You may have heard that in order to lose weight with exercise you'll need to do a lot more than you're able to fit in on an average day. Maybe you've given up since, if you're not going to slim down, why bother. Or, conversely, maybe you've devoted several hours a week to an excruciating regimen based on your motto of "no pain, no gain" and you're starting to get injured more often. It turns out that the science of exercise gives us a lot of choices about how to exercise smarter. For example, the author of The First 20 Minutes points out that, if you're crunched for time, you can accomplish a lot in a short amount of time with high intensity interval training. Or, if you really hate to exercise, you can rest easy knowing that more isn't always better. In fact the most health benefits are gained in the first twenty minutes of exercise. That isn't to say that an athlete's efforts are wasted when they devote more time to their sport. If someone wants to become stronger, they will need to work hard enough to have sore muscles. But if health is your primary concern, then it helps to know that even just standing up and walking a little each hour is enough to prevent negative changes that take place in your body when you sit for too long. Even people who go to the gym aren't immune if they sit at a desk the rest of the day. It turns out, when it comes to exercise, knowledge is power. If you're interested in how to exercise smarter, you'll love this book written in the same approachable style as Gretchen Reynolds' popular Phys Ed column in the New York Times.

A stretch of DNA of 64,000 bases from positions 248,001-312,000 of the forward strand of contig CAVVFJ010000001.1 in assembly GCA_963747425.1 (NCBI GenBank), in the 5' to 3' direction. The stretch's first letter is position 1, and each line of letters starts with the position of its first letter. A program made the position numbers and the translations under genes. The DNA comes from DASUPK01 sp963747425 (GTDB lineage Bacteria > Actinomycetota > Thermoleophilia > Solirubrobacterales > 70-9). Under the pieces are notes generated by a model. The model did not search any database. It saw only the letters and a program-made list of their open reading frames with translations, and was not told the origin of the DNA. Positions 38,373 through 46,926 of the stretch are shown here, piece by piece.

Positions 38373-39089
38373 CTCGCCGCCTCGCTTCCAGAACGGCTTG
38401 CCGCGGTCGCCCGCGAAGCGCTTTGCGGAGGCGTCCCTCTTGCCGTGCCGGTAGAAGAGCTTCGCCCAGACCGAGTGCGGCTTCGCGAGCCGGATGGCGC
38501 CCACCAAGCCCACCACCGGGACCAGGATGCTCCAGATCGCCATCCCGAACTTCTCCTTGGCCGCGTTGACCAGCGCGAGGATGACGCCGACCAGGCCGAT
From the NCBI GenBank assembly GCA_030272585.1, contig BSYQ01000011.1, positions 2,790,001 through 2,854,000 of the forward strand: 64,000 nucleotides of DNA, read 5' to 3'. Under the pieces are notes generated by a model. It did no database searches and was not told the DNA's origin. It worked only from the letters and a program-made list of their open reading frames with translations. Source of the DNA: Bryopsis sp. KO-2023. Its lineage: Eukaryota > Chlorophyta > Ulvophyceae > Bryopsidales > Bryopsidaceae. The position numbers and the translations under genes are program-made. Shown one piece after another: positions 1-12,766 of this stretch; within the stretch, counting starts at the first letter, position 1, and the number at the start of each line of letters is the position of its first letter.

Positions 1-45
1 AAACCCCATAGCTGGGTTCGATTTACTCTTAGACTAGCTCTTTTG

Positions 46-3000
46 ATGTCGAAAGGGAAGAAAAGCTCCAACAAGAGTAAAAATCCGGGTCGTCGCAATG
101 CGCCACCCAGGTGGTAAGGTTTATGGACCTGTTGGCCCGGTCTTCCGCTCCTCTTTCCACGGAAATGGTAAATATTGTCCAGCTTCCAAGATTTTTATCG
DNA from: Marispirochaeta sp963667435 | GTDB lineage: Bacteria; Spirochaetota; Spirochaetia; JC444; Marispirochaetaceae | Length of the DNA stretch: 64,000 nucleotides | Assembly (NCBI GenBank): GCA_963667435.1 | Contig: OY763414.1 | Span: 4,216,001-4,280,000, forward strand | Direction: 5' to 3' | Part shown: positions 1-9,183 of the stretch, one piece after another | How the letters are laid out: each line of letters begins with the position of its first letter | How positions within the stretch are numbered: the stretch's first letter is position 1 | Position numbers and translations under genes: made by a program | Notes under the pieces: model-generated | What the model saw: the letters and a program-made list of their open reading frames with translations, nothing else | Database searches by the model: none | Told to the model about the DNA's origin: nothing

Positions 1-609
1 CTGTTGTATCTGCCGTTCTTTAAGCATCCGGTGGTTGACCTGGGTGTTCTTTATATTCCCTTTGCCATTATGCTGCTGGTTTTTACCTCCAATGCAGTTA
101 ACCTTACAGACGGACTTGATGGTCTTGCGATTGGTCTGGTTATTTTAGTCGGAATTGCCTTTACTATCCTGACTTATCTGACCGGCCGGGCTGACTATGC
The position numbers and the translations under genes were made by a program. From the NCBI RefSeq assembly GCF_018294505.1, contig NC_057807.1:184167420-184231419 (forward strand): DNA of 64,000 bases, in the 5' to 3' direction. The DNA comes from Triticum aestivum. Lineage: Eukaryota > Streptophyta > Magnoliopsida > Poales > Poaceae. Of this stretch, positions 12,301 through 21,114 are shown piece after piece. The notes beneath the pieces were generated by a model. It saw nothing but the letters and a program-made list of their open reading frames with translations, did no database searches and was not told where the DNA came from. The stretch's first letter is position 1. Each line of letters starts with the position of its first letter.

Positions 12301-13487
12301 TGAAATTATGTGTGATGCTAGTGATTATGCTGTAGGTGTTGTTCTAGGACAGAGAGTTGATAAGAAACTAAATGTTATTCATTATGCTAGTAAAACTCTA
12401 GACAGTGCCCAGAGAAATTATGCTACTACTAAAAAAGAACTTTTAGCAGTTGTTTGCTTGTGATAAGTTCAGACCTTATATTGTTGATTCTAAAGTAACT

Submitted by Anna @ Central